The strategic contrasting of visual elements can lead to strong simulations or representations of real world percepts. For the practicing representational artist, successful contrasts are the key to generating percepts of great depth and volume. However, understanding which qualities of a family of visual elements allow for contrast is different from understanding the function of those contrasts.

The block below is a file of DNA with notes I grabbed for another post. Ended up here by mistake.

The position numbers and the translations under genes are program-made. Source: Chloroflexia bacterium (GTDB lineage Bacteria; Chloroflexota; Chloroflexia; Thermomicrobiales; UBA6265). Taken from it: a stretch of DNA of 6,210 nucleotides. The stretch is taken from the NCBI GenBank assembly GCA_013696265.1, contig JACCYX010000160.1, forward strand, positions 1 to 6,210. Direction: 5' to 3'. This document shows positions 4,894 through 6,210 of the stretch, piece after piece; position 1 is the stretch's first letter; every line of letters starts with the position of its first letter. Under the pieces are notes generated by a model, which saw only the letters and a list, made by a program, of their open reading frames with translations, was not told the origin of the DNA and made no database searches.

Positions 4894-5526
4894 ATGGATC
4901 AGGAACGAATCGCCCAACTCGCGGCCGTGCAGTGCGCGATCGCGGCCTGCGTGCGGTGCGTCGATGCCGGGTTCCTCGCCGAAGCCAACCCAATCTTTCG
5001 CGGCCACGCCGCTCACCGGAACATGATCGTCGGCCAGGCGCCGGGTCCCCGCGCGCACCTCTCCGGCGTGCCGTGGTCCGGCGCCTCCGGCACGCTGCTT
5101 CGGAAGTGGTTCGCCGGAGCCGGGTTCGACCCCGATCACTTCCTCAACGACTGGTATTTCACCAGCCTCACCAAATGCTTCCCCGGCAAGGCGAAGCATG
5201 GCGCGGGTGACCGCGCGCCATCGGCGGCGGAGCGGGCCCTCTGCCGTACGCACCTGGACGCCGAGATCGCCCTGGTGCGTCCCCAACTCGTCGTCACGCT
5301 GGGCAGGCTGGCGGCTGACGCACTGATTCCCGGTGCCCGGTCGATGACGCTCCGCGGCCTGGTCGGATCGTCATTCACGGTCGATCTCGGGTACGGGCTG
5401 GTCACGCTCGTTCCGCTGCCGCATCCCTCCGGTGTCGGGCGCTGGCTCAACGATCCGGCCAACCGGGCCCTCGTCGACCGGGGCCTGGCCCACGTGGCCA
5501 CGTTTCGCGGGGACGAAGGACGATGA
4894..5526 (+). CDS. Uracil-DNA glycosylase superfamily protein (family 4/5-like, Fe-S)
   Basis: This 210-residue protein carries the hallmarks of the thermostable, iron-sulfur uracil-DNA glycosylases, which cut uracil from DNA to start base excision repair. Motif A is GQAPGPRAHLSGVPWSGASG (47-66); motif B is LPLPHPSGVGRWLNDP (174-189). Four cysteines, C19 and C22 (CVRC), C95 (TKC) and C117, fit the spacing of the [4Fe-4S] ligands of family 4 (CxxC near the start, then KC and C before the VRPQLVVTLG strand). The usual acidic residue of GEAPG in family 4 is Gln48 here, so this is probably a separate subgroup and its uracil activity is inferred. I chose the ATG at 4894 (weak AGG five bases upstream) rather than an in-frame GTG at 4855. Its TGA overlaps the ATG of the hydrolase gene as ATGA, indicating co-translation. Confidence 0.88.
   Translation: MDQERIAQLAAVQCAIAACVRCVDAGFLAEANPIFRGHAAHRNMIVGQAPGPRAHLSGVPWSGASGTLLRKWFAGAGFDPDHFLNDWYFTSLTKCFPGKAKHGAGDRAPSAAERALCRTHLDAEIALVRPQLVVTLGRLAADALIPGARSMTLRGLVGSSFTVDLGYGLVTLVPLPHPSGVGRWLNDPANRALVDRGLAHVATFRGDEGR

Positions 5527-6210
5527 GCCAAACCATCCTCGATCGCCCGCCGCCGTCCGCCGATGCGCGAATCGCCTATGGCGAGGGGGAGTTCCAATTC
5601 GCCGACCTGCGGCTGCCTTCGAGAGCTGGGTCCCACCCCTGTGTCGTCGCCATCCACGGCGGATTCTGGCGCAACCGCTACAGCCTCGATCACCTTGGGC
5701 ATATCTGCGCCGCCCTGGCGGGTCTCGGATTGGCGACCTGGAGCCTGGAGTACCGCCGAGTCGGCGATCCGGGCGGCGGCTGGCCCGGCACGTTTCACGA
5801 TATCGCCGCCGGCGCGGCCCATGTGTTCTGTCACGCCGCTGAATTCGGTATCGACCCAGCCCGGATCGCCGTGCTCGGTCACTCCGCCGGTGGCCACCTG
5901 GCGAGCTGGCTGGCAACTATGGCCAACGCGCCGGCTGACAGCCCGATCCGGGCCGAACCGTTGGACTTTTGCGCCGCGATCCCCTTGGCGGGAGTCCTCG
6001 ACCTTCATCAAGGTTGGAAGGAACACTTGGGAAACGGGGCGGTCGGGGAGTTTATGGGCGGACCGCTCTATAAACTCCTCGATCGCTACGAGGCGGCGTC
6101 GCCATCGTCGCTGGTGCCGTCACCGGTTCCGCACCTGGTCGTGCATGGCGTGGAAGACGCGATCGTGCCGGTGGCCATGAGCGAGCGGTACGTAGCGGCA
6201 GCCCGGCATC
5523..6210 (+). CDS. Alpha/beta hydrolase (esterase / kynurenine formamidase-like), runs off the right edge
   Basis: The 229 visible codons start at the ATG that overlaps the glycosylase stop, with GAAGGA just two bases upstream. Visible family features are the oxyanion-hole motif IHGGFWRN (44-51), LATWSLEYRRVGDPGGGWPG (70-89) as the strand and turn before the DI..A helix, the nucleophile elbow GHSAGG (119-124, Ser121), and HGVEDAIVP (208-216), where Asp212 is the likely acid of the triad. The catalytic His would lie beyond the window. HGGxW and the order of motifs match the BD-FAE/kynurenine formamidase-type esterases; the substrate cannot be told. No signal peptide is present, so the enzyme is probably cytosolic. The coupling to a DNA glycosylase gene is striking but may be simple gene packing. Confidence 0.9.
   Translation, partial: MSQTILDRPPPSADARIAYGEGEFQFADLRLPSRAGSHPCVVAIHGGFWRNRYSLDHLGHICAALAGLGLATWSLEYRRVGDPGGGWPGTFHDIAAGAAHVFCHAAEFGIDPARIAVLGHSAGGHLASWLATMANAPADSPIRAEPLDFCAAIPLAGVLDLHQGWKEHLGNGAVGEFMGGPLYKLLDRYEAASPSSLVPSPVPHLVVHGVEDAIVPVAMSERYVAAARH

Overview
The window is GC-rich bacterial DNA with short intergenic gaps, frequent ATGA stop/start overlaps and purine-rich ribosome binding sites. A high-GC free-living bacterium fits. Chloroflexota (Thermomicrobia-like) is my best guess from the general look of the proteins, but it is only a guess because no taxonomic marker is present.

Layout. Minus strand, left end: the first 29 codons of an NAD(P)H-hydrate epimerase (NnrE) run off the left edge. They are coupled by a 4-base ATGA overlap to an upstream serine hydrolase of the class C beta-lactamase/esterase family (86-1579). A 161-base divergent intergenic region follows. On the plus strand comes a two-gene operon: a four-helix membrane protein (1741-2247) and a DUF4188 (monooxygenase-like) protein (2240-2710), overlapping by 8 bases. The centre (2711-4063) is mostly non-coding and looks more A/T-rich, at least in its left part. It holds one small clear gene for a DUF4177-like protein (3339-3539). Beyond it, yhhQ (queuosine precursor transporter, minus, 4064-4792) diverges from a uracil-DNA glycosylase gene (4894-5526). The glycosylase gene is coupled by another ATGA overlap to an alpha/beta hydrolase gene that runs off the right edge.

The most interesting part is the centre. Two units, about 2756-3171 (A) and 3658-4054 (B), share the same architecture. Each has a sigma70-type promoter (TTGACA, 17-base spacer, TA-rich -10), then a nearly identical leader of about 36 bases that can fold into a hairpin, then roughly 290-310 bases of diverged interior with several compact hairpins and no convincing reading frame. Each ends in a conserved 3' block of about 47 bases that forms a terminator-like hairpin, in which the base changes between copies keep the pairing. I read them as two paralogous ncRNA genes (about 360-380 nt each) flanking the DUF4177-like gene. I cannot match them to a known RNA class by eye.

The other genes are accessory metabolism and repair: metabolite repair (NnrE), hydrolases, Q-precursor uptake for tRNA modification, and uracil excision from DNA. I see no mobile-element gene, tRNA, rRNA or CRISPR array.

Now, if we are speaking of strict observational replication, we do not need to conflate our process with anything more elaborate than standard “ground-level” classifications of visual elements. Let’s take value for example. If my goal is limited to the strict replication of a spherical model, my aim is to apply and arrange values in such a way so as to mimic the value relationship information observed in the source percept. At this level, I only need to perceive and replicate relative lightness and darkness relationships—the qualities of value. But if I am looking to deliberately manipulate particular aspects of form and volume successfully, I may find advantage in the organization of distinct elements by contextual “function” rather than by perceived quality alone. This means that I may begin to consider a functional organization of value in terms of higher level contexts of form such as highlight, midtone, shadow, terminator, etc. Now while the later consideration of value organization may allow for a more deliberate ‘fine-tuning’ for form and volume representation, conflating early development with such information may be problematic. I’ll come back to this idea at the end of this paper.*